Trees In Trouble: Wildfires, Infestations, and Climate Change. Forthcoming April 7, 2020 from Counterpoint Press.
The troubling story of the devastating and compounding effects of climate change in the Western and Rocky Mountain states, told through in-depth reportage and conversations with ecologists, professional forest managers, park service scientists, a burn boss, activists, and more.
It isn’t all doom. Trees In Trouble revels in the smells and sights of western trees, as well as their amazing adaptations to life here. It also identifies practices that need to be adopted to optimize our future forests. They need public support.
“Mathews identifies the urgent concerns, the conflicts between related agencies, and possible solutions to the problems that will only get worse if we don’t act on them immediately. Equally compelling is his sharing of new knowledge about the wonder of trees, how they work, how they interact, and just how crucial they are to our survival. Trees in Trouble is an essential read for people concerned about the long-term future of our continent.”
—Chris La Tray, author and bookseller, Fact and Fiction Books, Missoula
Counterpoint Press (Berkeley) 304 pages hardcover 6 by 9 inches. $26.
Natural History of Pacific Northwest Mountains: Timber Press Field Guide.
The new book is a third edition of Cascade-Olympic Natural History. The most conspicuous change is color photos—more than a thousand of them—now throughout the book on the same page I discuss the species they illustrate. There are also 131 additional species, and well over 100 new names for species that were in Cascade-Olympic Natural History.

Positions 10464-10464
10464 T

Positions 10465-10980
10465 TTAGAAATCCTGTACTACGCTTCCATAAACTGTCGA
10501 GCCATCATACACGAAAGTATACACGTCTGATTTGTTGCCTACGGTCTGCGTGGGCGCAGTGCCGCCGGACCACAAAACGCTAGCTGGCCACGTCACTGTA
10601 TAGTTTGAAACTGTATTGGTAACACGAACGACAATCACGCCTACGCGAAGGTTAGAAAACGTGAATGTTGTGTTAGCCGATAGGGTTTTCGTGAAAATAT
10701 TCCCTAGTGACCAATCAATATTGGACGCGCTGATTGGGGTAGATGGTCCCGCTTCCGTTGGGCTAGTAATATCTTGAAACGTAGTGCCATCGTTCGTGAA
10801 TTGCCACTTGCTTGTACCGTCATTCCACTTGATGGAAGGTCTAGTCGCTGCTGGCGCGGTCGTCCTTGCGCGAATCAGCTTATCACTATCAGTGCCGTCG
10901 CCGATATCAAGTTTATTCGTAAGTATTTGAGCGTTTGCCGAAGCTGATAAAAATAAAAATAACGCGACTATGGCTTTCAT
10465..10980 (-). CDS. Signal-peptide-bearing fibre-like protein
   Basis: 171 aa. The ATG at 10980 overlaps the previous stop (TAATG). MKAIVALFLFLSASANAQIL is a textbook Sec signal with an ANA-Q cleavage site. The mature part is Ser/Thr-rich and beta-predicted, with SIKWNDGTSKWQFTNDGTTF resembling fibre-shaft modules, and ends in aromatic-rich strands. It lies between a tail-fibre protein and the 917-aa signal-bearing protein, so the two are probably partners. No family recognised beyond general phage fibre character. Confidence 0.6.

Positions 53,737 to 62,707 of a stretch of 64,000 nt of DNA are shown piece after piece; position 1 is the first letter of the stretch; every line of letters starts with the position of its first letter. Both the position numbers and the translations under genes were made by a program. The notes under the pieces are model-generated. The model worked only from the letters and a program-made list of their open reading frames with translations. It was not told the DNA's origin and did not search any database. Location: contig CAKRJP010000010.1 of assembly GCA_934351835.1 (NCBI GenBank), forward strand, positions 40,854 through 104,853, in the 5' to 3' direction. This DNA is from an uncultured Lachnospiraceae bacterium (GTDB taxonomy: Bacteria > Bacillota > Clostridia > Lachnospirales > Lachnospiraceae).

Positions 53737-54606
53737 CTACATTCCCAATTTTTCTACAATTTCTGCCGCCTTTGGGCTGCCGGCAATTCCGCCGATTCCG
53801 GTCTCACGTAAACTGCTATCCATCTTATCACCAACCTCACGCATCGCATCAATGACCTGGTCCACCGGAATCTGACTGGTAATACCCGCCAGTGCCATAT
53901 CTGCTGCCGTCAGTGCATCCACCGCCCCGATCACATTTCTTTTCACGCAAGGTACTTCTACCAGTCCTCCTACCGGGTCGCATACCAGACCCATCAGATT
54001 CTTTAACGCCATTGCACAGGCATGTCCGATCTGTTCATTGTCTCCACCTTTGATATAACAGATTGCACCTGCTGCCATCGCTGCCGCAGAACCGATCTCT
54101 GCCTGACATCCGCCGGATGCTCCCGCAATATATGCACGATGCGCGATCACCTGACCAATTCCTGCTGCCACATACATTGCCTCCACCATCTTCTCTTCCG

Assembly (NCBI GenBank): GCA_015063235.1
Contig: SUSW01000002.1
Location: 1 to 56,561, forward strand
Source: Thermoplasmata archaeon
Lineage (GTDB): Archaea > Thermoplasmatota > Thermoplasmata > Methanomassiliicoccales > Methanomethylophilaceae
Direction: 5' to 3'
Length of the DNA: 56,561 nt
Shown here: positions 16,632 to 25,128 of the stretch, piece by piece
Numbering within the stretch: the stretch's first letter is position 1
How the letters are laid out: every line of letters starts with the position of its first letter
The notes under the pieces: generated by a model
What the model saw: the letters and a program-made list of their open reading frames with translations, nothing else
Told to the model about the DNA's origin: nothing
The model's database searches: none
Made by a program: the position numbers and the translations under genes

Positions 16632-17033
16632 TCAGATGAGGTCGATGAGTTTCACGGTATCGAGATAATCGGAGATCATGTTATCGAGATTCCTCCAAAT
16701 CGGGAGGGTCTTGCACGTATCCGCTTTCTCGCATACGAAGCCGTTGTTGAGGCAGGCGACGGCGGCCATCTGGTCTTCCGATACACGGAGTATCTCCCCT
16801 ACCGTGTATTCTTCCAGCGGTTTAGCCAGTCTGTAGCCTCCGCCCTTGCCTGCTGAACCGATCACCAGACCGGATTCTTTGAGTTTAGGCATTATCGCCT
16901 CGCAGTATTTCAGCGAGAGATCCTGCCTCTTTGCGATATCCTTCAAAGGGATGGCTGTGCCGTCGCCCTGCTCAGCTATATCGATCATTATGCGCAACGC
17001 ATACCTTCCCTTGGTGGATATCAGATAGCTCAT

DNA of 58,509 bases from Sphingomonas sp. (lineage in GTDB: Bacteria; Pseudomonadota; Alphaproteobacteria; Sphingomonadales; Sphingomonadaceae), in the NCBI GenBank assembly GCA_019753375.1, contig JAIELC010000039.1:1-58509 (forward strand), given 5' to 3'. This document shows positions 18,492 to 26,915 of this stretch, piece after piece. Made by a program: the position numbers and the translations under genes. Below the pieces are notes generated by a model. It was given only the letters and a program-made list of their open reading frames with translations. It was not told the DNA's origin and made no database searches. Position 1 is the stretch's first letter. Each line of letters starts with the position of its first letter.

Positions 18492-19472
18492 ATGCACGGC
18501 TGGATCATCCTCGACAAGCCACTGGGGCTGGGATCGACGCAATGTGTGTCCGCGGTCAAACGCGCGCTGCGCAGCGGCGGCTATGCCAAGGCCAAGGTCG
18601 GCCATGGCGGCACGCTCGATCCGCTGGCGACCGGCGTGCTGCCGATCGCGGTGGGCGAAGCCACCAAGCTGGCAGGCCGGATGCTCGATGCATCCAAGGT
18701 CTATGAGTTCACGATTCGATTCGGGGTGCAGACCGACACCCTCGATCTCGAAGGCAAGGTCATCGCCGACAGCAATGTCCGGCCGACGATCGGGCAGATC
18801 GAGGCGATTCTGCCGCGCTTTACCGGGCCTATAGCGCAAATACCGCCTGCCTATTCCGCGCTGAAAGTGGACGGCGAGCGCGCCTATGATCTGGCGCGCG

I expanded the geographic coverage to include the mountains of southwest British Columbia and also the Coast Ranges in Oregon and Washington. That demanded the new title. And of course I added countless new findings and understandings.
Timber Press (Portland). 586 pages, 6 by 8.5 inches. $27.95.
Rocky Mountain Natural History: Grand Teton to Jasper is a comprehensive field guide to plants, animals, fungi, lichens, geology, and overall ecology of this spectacular ecoprovince extending from the edge of the Great Plains westward to include the Columbia Mountains in British Columbia, the Selkirks in Washington, and the Wallowas in Oregon. It features exquisite line art of insects, by Eric Eaton, and photos of butterflies by Will Kerling.
Order it from retailers or from it’s distributor, Mountain Press in Missoula, Montana. 1-800-234-5308.
Raven Editions 2003. 656 pages, 64 in color, 5.25 by 8 inches. $26.00.
A field guide for those who go afield in fear of guides, this 656-page tome is by turns hilarious, stern, ominous, playful, instructive, instructed, and is more linguistically alive (“Sphagnum species specialize”) than any member of the field guide family I’ve ever encountered.
—poet Chris Dombrowski’s Bookshelf at Orion
64 pages of color photos, plus the inimitable drawings of vascular plants by Jeanne R. Janish, and lovely exclusive drawings of mosses by Barbara Stafford Wilson.
Raven Editions 1988 and (Second Edition) 1999. 624 pages, 64 in color, 5.25 by 8 inches.
“Highly literate and ceaselessly entertaining, Daniel Mathews’ trailside reference offers more than simply flora and fauna. It is a grand read, wise and comic, and indipsensible to anyone who cares about the Northwest.”
—David Guterson, author, Snow Falling on Cedars etc.
Also written by Daniel Mathews is America From the Air: a Guide to the Landscape Along Your Route. It was co-authored with James S. Jackson and published by Houghton Mifflin. To minimize weight for fliers with laptops, each print copy is packaged with a PDF copy on CD.